|munity institutions would do more to eliminate homelessness in the rural area than would the construction of public housing. Similarly, strengthening the rural community as a social surround, and linking low-income families more securely within it, could be an essential, and uniquely rural, strategy to reduce poverty and combat homelessness.|
|Recommendation #11. Toward accomplishing these goals, more applied and multidisciplinary social science research is needed. Comparative studies in different rural areas could elucidate specific regional and local causes, patterns, and variations, and could enable more effective response. More research is needed especially on the informal strategies and social resources poor people employ to keep themselves housed, so that these strategies could be fostered and replicated rather than overlooked or outlawed. Finally, research is needed on connections and comparisons between homelessness in rural and urban places, with the aim of developing more effective programs to prevent and combat homelessness, both urban and rural.|
In light of the generally weak economy of most of rural America, poverty will probably continue to grow, and with it the potential for rural homelessness. The cost of modest rural housing appears to rise, even as the incomes of poor rural residents fall. Meanwhile, the number of low-income rural residents grows. To dismiss rural homelessness as a less pressing problem than urban homelessness simply because it is less visible, less concentrated, and involves fewer people would be a grave mistake. On the other hand, to address rural homelessness with programs designed for urban areas would be a serious misuse of resources. Because rural homelessness differs from urban homelessness, and because the rural economic, social, and cultural context in which it occurs also differs, different approaches are needed.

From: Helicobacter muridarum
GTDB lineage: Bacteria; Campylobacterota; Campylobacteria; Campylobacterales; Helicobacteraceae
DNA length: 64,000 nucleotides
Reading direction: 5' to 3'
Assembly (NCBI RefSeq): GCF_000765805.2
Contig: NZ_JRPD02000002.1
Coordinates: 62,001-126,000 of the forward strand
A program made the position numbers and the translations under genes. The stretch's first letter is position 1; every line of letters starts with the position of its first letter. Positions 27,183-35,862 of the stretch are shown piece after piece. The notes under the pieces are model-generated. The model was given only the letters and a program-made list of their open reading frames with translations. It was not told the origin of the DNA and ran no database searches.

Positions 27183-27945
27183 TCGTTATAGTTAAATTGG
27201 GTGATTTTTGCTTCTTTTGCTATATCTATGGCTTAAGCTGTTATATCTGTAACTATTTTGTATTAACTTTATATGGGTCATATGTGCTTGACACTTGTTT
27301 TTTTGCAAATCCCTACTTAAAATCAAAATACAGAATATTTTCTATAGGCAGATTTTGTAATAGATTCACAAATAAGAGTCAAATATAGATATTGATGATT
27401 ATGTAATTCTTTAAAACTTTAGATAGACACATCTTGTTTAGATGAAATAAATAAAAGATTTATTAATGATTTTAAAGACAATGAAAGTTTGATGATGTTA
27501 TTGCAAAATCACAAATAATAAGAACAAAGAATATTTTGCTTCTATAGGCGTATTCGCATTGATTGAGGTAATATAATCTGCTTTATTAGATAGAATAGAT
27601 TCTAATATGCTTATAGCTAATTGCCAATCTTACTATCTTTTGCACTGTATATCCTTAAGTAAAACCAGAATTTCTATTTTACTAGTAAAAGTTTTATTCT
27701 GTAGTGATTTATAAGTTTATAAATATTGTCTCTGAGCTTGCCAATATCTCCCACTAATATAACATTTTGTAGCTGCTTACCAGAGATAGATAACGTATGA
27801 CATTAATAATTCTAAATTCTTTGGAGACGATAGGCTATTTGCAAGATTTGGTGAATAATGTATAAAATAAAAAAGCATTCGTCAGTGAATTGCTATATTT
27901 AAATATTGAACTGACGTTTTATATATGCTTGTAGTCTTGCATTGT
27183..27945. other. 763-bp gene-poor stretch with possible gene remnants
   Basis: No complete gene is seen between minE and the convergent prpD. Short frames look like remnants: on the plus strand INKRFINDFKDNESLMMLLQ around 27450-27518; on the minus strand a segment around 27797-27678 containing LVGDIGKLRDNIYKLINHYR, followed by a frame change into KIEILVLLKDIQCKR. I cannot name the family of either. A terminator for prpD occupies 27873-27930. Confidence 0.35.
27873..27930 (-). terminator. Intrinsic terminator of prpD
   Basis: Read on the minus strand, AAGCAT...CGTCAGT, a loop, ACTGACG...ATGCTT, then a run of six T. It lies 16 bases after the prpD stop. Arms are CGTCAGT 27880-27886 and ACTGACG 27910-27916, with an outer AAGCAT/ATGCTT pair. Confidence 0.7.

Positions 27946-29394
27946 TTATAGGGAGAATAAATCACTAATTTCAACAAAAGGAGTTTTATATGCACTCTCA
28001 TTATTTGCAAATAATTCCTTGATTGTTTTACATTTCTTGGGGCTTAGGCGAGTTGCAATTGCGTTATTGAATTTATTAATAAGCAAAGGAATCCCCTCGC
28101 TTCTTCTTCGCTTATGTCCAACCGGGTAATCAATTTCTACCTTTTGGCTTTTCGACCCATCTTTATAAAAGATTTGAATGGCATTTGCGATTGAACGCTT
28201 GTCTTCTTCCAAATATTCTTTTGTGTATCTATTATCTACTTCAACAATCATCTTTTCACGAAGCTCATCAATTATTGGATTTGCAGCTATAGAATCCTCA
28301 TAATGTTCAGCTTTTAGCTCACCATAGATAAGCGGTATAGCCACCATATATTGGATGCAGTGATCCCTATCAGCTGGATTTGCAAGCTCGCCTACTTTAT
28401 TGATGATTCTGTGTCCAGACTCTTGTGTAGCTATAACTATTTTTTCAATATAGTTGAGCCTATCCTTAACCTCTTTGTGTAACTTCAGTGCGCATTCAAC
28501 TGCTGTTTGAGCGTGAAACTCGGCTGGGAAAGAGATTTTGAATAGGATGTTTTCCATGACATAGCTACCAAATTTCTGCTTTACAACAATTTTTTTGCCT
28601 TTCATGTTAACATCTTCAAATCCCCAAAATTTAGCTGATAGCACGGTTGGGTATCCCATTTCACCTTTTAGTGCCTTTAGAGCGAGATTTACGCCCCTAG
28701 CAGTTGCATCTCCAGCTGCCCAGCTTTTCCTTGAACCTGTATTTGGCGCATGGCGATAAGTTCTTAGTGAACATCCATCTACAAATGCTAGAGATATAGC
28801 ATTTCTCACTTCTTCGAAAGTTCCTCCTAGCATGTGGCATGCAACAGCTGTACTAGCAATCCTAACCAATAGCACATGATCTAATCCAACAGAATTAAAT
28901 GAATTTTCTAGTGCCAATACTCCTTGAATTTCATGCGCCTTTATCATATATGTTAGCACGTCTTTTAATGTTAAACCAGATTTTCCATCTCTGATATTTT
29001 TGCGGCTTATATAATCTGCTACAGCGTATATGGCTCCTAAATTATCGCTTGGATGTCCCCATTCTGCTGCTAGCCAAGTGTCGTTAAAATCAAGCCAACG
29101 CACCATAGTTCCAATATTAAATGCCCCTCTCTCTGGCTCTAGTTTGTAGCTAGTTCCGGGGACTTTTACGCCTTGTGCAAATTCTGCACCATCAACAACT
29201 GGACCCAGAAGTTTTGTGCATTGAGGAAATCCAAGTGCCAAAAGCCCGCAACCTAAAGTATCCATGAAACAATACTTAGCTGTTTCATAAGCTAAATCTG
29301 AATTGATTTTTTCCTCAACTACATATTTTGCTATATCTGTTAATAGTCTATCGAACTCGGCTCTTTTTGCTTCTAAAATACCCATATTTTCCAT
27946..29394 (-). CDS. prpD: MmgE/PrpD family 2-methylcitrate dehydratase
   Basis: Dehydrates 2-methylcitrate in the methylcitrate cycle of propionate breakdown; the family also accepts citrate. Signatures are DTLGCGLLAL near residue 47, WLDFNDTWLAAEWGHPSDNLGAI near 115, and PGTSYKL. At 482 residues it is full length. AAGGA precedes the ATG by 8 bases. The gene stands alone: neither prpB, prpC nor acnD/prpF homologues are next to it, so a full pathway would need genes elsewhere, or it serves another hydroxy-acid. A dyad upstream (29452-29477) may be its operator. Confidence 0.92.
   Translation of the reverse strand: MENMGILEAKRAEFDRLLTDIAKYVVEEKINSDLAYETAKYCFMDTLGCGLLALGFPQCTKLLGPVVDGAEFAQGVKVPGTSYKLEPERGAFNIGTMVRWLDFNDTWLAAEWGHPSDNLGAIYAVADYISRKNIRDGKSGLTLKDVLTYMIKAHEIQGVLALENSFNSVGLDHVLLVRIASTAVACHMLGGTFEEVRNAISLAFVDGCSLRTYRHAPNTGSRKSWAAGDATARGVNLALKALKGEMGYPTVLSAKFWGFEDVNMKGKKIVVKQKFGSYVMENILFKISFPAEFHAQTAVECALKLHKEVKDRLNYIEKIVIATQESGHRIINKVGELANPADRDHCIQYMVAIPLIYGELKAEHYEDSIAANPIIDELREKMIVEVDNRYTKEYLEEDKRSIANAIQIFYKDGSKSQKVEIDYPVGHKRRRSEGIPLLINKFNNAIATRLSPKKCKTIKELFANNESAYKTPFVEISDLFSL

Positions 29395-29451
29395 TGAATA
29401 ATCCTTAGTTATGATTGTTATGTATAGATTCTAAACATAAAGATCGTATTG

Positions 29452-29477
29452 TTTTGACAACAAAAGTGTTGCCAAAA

Research for this article was supported by the Ford Foundation through the Rural Economic Policy Program of the Aspen Institute. Portions of this chapter have appeared in earlier publications ( Fitchen 1991b, 1992).